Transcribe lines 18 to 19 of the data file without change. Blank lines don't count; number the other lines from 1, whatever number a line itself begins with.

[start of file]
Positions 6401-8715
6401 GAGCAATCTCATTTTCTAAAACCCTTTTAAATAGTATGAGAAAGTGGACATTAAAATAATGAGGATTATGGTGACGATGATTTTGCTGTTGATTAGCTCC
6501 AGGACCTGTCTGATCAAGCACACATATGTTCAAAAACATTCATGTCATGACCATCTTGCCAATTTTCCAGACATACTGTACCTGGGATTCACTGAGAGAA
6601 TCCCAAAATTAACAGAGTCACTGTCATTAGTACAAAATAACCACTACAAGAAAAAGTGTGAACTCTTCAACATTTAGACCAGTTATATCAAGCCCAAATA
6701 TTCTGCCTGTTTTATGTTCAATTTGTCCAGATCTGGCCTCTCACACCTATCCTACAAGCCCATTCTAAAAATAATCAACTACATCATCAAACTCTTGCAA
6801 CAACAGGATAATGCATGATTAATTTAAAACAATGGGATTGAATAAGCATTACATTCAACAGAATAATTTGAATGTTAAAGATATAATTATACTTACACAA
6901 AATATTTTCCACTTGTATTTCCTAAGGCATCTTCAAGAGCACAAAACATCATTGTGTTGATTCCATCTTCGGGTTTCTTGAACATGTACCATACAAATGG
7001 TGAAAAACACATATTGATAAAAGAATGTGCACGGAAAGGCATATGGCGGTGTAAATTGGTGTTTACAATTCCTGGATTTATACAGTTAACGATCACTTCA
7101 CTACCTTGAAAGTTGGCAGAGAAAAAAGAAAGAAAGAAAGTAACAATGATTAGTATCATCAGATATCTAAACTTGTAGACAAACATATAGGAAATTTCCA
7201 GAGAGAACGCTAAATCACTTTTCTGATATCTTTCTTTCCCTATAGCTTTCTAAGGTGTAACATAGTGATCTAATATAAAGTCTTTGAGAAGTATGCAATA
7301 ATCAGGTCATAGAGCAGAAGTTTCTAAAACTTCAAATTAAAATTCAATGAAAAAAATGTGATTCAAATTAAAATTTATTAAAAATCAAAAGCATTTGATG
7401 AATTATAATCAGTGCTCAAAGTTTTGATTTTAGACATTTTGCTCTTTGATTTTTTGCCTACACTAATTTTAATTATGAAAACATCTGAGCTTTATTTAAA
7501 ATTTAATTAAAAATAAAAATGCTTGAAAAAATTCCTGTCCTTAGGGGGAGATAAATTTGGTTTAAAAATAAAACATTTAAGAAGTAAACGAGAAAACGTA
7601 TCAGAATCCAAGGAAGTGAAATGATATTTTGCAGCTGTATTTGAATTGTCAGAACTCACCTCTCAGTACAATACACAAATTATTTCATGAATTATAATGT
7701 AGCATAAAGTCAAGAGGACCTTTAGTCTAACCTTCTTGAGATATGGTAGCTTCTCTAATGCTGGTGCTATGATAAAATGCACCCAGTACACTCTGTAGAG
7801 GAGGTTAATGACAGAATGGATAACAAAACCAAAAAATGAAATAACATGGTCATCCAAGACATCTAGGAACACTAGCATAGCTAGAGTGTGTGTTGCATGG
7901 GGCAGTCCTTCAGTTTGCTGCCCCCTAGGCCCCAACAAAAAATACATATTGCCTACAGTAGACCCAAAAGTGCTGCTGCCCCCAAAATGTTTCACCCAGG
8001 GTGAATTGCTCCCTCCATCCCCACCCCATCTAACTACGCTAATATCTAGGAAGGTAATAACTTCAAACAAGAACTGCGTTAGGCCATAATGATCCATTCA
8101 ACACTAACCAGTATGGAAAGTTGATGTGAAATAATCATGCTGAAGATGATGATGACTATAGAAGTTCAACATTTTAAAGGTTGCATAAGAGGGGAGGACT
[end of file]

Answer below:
8001 GTGAATTGCTCCCTCCATCCCCACCCCATCTAACTACGCTAATATCTAGGAAGGTAATAACTTCAAACAAGAACTGCGTTAGGCCATAATGATCCATTCA
8101 ACACTAACCAGTATGGAAAGTTGATGTGAAATAATCATGCTGAAGATGATGATGACTATAGAAGTTCAACATTTTAAAGGTTGCATAAGAGGGGAGGACT